“The Chinese Woman”
First Script Read: Wednesday, September 7, 1994
Filmed: Monday-Tuesday, September 12-13 , 1994
Aired: October 13, 1994
Nielsen rating: 20
Audience share: 30
Directed: Andy Ackerman
Writer: Peter Mehlman
In the previous episode, "The Pledge Drive," George adopts the behavior of the social elite in order to convince Yankee management to support PBS. In other words, he eats a candy bar with a knife and fork. This episode features a woman, Donna Chang, who seems to enjoy portraying herself as Chinese. She introduces herself with her full name. She quotes Chinese philosophers. She teaches an acupuncture class. She even confuses her "Ls" and "Rs." It's not clear why she does these things, except that she seems to understand they lend her a certain exoticism that appeals to people, setting her apart from all the other Caucasian women from Long Island. Indeed, before he meets her in person, Jerry is excited about the prospect of dating a Chinese woman. And Estelle Costanza trusts Donna Chang's marital advice until she realizes she is not Chinese. Donna Chang has figured out a way to take advantage of the prevalent Orientalism in America. And Elaine makes fun of Jerry's interest in a Chinese Woman, but she is similarly excited about the possibility of being in an interracial relationship in the season nine episode, "The Wizard."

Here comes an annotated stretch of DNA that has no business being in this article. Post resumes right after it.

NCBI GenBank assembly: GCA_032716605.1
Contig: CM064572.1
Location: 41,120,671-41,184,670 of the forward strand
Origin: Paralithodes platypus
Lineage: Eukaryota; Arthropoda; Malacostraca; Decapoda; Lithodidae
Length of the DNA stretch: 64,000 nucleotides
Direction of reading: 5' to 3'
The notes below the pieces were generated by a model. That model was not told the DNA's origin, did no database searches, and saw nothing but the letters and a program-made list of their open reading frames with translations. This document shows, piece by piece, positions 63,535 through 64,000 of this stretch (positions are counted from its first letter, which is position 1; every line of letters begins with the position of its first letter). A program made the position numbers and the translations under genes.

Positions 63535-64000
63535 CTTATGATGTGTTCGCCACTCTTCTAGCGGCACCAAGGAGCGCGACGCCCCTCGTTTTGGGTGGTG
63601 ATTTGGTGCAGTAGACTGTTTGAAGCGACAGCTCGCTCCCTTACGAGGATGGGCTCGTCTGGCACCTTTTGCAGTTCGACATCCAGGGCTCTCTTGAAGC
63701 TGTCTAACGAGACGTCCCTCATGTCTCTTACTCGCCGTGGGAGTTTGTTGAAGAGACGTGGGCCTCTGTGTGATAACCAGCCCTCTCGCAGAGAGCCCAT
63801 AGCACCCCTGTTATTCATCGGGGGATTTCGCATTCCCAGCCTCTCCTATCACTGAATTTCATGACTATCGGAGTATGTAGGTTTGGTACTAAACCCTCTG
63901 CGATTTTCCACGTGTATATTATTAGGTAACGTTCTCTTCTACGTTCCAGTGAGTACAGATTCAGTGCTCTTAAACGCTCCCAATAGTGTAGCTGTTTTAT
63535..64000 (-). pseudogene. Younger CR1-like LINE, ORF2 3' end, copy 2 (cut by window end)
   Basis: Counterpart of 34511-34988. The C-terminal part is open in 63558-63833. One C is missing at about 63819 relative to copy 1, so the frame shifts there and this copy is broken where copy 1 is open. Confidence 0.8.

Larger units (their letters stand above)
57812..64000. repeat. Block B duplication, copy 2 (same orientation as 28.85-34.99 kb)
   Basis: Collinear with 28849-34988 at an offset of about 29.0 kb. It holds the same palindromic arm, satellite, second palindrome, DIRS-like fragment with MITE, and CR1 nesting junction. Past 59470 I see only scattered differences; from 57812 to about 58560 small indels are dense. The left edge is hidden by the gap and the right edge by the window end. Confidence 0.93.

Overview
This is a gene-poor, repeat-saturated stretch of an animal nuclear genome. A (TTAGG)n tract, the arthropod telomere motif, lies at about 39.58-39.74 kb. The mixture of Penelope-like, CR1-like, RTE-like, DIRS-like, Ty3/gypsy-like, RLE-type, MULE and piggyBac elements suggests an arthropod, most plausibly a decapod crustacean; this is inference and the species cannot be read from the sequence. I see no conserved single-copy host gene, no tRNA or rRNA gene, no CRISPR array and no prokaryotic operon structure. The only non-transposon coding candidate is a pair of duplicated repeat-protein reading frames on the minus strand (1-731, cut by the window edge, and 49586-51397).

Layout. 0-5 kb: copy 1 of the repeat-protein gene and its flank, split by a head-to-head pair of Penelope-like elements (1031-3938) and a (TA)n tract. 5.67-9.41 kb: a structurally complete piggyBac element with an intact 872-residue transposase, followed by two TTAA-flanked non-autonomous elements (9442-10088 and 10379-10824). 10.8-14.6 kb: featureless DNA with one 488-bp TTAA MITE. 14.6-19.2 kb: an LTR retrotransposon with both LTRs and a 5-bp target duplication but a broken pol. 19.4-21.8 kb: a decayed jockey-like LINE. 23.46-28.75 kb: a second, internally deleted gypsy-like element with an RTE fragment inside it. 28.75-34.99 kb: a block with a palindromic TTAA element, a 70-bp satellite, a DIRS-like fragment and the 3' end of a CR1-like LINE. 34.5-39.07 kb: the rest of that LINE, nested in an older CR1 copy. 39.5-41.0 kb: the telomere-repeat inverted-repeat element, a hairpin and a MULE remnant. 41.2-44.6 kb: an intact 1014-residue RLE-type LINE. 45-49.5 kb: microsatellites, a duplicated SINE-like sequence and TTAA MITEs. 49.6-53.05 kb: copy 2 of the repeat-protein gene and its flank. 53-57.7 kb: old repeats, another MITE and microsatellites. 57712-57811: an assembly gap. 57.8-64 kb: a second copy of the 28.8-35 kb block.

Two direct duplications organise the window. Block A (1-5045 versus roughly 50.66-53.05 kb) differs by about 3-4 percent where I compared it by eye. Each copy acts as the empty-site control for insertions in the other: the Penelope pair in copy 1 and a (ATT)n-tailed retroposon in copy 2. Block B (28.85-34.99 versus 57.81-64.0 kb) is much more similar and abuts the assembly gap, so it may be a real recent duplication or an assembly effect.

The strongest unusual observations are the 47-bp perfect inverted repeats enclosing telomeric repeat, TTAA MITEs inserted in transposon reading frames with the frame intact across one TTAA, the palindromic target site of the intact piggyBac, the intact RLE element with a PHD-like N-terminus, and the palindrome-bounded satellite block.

Elsewhere, and typical for Seinfeld, the episode dances around abortion without every really addressing it. Kramer becomes concerne when he learns his preferred jockey-style underwear are bad for his sperm count:
KRAMER: Jerry, did you ever have your sperm count checked?
JERRY: No, why should I? I wear boxers.
KRAMER: You ever get a woman pregnant?
JERRY: I'm sorry, Kramer. Those records are permanently sealed.
KRAMER: What would you say if I told you I never impregnated a woman?
JERRY: Really? You never slipped one past thein all these years? Boy, I'm surprised. You've slept with a lot of women, I…
KRAMER: A lot of 'em!
Jerry and Kramer are quite flippant in discussing the topic of pregnancy. Though neither man has ever been married or even expressed a desire to start a family, their discussion seems to presume that Kramer's failure to impregnate any of his partners signifies he is, in this way, less of a man than Jerry.